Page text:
Category Archives : Architecture & Infrastructure

BLOG – Photographs of Hong Kong’s Rooftop Slums

Limited space and sky-high rents have pushed HK’s poor into cages, ‘shoeboxes‘, sub-divided death traps and up onto rooftop slums in the blistering heat. Average house prices in Hong Kong have jumped 76% since 2008, with no end in sight to the ever-increasing, monstrous cost of housing…

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Artwork by

Rufina Wu & Stefan Canham have drawn attention to the underprivileged Hong Kongers who exist at the bottom of society but on top of the city. The images below are from their photographic project, ‘Portraits from Above: Hong Kong’s Informal Rooftop Communities‘…

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One of the five residential focus points of the book is a mixed-use structure located in Tai Kok Tsui (above). The area first developed as a shipyard which linked into other heavy industries but, since the 1980s, many of the factories have relocated. Like Sham Shui Po and Kwun Tong, this area is a redevelopment zone and is expected to undergo major transformations.

HISTORY – A Brief Visual History of Hong Kong’s Old Airport, Kai Tak

Heralded as the sixth most dangerous in the world, Kai Tak served as Hong Kong’s airport from 1925 till 1998.

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Courtesy Daryl Chapman,

Landings over densely populated Kowloon were spectacular and involved a complicated last-minute manoeuvre known in the piloting community as a ‘Hong Kong turn’ or ‘checkerboard turn’, after the checkerboard reference point above Kowloon Tsai Park (still visible now – click for some eerie close-up shots).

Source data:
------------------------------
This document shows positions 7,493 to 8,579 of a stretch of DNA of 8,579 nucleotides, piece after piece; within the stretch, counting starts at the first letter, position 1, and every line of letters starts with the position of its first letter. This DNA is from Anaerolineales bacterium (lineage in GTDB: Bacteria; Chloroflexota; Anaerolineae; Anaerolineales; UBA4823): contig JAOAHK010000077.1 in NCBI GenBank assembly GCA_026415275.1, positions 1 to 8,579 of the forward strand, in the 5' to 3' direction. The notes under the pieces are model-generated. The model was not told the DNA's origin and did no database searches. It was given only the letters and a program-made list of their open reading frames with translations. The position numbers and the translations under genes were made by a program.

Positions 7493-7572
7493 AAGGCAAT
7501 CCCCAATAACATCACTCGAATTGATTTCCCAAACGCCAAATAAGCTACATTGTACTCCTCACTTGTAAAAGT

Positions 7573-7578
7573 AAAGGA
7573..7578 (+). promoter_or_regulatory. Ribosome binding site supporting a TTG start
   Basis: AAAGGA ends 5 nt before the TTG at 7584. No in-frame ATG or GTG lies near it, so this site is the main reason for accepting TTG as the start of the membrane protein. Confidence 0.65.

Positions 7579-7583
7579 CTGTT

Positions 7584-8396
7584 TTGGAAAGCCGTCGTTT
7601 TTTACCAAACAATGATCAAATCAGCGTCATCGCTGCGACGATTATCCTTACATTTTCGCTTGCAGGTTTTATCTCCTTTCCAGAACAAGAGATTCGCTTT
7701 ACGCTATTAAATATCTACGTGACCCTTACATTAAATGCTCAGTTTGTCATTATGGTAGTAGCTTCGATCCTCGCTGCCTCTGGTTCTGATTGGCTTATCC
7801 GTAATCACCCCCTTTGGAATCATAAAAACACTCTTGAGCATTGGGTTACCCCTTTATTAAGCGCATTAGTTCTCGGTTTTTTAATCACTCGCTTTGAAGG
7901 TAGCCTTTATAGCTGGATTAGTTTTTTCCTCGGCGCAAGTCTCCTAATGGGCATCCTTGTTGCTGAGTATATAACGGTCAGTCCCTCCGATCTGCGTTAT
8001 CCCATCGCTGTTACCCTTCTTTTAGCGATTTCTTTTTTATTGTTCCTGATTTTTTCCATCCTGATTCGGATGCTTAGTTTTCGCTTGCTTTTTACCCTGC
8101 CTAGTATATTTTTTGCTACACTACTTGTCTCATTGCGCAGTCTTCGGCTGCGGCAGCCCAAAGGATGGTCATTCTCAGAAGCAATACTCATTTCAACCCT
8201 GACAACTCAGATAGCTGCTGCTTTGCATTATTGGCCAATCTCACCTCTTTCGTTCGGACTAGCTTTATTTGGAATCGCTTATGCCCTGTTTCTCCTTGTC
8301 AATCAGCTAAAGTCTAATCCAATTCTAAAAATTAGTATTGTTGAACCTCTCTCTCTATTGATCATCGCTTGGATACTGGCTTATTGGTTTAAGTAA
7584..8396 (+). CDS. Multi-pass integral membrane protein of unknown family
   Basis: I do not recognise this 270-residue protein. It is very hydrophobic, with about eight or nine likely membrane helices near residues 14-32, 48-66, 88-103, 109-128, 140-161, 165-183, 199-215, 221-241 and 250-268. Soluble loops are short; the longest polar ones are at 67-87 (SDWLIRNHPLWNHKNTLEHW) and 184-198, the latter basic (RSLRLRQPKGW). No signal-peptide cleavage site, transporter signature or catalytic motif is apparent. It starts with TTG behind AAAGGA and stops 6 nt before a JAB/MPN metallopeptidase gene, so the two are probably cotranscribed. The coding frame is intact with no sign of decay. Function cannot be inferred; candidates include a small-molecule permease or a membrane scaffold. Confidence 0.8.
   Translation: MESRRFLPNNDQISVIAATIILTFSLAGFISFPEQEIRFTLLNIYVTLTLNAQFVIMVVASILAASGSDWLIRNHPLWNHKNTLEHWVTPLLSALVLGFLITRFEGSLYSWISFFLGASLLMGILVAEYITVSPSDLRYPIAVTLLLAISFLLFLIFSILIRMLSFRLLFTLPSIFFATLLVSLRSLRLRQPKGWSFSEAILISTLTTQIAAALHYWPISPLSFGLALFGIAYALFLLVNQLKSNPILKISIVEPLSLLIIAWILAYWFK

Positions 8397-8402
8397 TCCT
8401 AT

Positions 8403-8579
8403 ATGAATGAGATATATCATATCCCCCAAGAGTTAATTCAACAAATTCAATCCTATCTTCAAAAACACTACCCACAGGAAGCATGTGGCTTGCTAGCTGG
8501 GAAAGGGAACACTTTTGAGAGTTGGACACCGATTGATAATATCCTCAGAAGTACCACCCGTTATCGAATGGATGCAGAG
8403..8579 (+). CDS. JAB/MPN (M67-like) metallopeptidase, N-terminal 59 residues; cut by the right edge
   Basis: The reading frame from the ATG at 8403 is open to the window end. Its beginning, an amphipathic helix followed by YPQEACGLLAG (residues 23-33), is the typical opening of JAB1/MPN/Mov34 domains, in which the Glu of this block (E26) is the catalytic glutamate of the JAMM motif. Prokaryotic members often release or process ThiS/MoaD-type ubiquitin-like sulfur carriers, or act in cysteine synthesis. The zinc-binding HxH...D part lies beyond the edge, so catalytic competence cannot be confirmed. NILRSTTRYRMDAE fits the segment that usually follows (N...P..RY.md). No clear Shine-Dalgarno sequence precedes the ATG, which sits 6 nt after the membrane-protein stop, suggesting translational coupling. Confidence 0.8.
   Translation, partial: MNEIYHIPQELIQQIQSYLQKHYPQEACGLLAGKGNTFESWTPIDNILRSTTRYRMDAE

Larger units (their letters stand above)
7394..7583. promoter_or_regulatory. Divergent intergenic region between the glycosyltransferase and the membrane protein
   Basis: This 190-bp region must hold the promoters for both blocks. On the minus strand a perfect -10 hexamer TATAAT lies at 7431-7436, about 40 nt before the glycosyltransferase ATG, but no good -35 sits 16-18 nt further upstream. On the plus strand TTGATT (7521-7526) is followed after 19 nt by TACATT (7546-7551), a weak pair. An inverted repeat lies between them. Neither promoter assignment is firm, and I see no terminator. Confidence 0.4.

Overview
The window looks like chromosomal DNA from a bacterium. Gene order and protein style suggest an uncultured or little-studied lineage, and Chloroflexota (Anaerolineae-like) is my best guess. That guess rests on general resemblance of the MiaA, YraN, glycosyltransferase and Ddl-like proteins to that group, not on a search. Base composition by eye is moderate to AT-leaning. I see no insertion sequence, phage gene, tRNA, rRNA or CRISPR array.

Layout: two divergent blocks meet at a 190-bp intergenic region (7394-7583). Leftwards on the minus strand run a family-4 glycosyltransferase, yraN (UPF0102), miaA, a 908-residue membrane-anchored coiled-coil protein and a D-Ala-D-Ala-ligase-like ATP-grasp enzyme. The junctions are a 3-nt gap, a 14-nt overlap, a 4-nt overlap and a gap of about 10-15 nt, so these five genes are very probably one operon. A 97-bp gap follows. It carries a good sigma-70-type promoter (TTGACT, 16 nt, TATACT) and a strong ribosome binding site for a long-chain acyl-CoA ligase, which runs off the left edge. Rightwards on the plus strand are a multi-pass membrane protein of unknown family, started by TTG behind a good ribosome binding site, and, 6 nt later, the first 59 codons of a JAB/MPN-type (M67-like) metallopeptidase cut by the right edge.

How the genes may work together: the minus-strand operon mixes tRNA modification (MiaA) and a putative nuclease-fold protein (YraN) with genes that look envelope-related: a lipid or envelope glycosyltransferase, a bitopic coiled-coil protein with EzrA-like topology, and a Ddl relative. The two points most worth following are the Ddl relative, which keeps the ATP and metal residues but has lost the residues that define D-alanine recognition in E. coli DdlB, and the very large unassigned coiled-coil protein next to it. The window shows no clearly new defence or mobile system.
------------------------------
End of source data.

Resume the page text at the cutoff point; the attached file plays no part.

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In 1925, Kai Tai was a simple grass-strip airfield which served the British RAF and enthusiasts from the Hong Kong Aviation Club (which still exists today).

HISTORY – A Brief Visual History of The Peak Tram

It has been 126 years since the Peak Tram opened in Hong Kong though, technically, it is not even a tram but a ‘cable-hauled funicular railway’. Below is a brief, visual history of one of the city’s most iconic treasures…

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Click to enlarge, via richardwonghk6 on Flickr

The son of Queen Victoria, Alfred, became, the first royal visitor to make a ritual trip to The Peak in 1869. It was noted how His Highness expressed “surprise that the wealthy merchant princes of the colony had not yet availed themselves of the opportunity of the presence in the vicinity of their city of a position offering so bracing a climate, in the hottest time of the year.” Quite.

The ‘Rush to The Peak’ had commenced with Hong Kong’s population rising to 173,475 by 1883. Several dozen of the city’s elite families were now living on The Peak and it was also home to The Peak Hotel. The area remained accessible only by horse or sedan chair. (One local eccentric, E R Belilios, preferred to travel the winding paths by camel, though none of these options were comfortable, especially in HK’s heat).